U.S. President Barack Obama is expanding the nation's efforts to draw foreign investment by clearing away red tape and having U.S. diplomats court investors.
Mr. Obama says the United States will coordinate efforts at the federal level to attract investment in a way it has not before. Until now, such missions to attract offshore investments have typically been left to governors of the 50 U.S. states and mayors of big cities.
The White House says it will use the SelectUSA program to make job-creating foreign investment a priority at its embassies overseas. The focus initially would be on 32 key regional markets that already account for 90 percent of foreign investment in the United States.
The president and key government economic officials are hosting the country's first Investment Summit Thursday and Friday in Washington, an event that has attracted 1,200 visitors from 60 countries.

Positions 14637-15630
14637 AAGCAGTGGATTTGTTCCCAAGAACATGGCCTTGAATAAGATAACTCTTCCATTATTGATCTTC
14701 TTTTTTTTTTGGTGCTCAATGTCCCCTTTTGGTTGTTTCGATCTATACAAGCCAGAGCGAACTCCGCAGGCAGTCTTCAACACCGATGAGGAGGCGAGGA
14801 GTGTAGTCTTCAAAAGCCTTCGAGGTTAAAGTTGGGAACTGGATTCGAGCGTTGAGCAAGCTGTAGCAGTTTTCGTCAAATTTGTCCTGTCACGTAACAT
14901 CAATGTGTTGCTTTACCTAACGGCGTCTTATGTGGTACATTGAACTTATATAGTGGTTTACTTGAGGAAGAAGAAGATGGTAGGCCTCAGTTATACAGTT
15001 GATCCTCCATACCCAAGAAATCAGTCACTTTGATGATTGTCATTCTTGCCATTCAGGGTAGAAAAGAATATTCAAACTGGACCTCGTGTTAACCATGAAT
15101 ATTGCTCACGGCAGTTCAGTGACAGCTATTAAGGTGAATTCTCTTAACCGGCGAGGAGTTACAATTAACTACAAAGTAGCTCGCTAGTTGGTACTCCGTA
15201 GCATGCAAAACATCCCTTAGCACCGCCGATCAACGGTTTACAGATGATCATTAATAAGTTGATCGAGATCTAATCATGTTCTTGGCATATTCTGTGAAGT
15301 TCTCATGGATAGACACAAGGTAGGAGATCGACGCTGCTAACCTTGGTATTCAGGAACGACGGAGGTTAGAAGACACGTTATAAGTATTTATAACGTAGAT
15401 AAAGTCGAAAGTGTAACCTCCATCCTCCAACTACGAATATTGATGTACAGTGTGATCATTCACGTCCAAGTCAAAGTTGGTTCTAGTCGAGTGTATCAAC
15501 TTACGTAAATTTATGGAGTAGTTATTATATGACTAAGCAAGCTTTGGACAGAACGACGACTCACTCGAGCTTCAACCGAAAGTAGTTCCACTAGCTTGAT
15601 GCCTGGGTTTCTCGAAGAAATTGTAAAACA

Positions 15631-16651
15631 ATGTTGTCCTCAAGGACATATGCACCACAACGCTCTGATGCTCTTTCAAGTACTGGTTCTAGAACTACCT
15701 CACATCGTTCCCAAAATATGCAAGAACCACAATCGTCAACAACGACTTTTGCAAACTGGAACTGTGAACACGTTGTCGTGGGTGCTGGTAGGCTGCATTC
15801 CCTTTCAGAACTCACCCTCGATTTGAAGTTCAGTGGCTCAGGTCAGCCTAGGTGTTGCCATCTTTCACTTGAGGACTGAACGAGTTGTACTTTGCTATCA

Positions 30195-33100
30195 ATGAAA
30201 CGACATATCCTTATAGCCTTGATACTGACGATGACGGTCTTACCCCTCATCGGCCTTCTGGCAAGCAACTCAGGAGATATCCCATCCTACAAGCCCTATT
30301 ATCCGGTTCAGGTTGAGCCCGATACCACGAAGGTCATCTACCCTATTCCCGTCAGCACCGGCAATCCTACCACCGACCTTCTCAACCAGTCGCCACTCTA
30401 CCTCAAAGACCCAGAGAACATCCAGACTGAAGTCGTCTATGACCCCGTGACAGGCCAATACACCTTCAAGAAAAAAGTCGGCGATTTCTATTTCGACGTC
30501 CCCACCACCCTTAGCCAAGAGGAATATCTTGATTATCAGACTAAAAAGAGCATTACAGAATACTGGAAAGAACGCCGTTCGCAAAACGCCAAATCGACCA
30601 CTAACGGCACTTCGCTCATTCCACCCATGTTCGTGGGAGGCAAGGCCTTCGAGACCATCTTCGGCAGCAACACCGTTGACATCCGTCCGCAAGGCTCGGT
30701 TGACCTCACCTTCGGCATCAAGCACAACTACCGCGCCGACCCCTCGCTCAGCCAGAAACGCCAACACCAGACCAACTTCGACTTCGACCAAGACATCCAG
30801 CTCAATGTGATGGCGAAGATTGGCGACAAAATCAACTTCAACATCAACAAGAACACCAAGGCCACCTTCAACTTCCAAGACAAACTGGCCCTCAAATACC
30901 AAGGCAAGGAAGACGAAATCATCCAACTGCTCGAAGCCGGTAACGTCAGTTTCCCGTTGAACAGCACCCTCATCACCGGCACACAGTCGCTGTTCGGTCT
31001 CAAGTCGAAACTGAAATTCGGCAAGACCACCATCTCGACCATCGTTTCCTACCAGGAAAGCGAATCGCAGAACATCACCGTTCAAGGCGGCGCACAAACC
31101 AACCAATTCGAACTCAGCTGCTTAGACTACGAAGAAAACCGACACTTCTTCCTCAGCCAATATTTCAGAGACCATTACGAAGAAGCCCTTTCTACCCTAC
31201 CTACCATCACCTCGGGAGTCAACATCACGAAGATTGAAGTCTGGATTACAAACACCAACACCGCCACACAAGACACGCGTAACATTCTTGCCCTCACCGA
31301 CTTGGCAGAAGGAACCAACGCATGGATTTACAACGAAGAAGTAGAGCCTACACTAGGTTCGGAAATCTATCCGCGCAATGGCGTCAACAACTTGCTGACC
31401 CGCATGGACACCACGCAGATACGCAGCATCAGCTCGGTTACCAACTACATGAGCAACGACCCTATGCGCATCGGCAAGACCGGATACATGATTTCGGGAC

During the gathering, Mr. Obama cited numerous foreign companies that have opened U.S. operations. He said he wants foreign business executives to know there is "no better place in the world to do business" than the United States.
"History shows over the last two centuries that when you bet on America, that bet pays off."
As recently as 2000, the U.S. attracted 37 percent of the world's foreign investment, a share that has fallen to 17 percent. Foreign companies made $166 billion in direct investments in the U.S. last year, a 28 percent drop from 2011.
The U.S. economy is advancing at slightly more than a 2 percent annual pace. But even as it edges ahead, the country's jobless rate has by its historical standards remained at an elevated figure, 7.2 percent in September. Some economists say the U.S. government's recent 16-day partial shutdown will take $24 billion out of the economy in the last three months of the year.